And, this is exactly what I was recently asked when my mentor reached out over concerns that I wasn’t planning my career with a long-term vision in mind. In the face of a new opportunity, he asked me an interesting question.  On my 60th birthday, will I look back and be happy with the direction of my career based on the decisions I made? Did I follow my plan?

What plan?

The questions Troy incorporates into the post are relevant as I go through this process:

  1. What are your key facts and assumptions?
  2. What is your theory of victory?
  3. Can you actually accomplish each aspect of your strategy?
  4. Have you left enough planning time to test your strategy?

I’ll admit.  I like this approach.

My mentor expanded on personal strategy with a little more detail.  He gave me some homework last week as I consider this new opportunity and whether or not it’s in line with what my personal goals are.  He asked me to really go through the strategic planning process and apply it to myself. He urged me to spend some time asking the important questions:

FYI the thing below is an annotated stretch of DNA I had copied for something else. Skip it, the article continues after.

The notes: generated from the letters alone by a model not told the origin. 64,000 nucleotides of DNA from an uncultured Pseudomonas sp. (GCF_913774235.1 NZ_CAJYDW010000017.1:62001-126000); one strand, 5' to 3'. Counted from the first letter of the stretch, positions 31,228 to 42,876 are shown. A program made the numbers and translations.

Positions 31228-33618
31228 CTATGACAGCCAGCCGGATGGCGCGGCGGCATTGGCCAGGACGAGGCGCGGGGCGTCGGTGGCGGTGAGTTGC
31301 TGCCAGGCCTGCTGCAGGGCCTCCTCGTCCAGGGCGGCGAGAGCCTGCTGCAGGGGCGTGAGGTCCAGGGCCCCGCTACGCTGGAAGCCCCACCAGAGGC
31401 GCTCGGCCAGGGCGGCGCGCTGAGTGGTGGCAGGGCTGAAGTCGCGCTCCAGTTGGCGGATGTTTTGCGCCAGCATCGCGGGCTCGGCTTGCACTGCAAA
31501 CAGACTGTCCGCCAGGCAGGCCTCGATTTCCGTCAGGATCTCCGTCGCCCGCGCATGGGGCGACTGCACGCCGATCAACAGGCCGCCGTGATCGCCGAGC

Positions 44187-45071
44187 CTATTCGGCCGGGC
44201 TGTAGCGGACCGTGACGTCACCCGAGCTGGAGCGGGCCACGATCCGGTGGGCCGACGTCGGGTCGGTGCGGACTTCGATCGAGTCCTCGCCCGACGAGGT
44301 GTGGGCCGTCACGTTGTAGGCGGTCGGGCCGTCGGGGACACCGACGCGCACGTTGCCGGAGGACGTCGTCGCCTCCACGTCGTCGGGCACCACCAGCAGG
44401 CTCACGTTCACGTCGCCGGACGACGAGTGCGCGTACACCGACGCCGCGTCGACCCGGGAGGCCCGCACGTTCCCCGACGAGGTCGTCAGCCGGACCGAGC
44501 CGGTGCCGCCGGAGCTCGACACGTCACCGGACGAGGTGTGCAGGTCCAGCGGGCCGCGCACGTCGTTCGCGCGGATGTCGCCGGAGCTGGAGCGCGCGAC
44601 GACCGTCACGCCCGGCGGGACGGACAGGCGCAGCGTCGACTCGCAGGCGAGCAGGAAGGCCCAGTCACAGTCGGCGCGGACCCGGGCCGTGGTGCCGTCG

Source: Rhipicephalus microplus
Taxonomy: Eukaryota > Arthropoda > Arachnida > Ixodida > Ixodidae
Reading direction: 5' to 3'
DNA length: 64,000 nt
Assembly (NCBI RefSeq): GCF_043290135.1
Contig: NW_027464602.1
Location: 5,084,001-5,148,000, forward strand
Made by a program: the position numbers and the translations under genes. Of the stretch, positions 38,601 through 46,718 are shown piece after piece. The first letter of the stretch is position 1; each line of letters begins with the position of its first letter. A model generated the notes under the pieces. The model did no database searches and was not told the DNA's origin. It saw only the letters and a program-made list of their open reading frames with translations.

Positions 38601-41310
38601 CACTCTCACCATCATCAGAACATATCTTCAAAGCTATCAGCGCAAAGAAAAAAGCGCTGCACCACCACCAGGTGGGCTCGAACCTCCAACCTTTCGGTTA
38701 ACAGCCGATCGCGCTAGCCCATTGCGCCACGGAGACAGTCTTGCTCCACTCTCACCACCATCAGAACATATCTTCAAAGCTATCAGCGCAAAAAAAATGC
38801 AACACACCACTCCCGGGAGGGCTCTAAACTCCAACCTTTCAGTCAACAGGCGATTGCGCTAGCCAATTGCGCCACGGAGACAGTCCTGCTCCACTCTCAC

• Who am I?
  • What should I be doing?
  • How do I make that happen?

I’ll admit I’ve sat down with pen in hand a few times and tried to answer these questions. I’ve answered them as a marketer though and am not sure I’ve really honestly given it the thought it deserves. Asking yourself what your strategic mission and values are has proven to be much more challenging than any similar exercise I’ve been through with an organization. Organizations are logical, and I can reflect on case studies and other resources/insight to guide me.  I’m good at that.  Thank you trusty HBR “On Strategy.”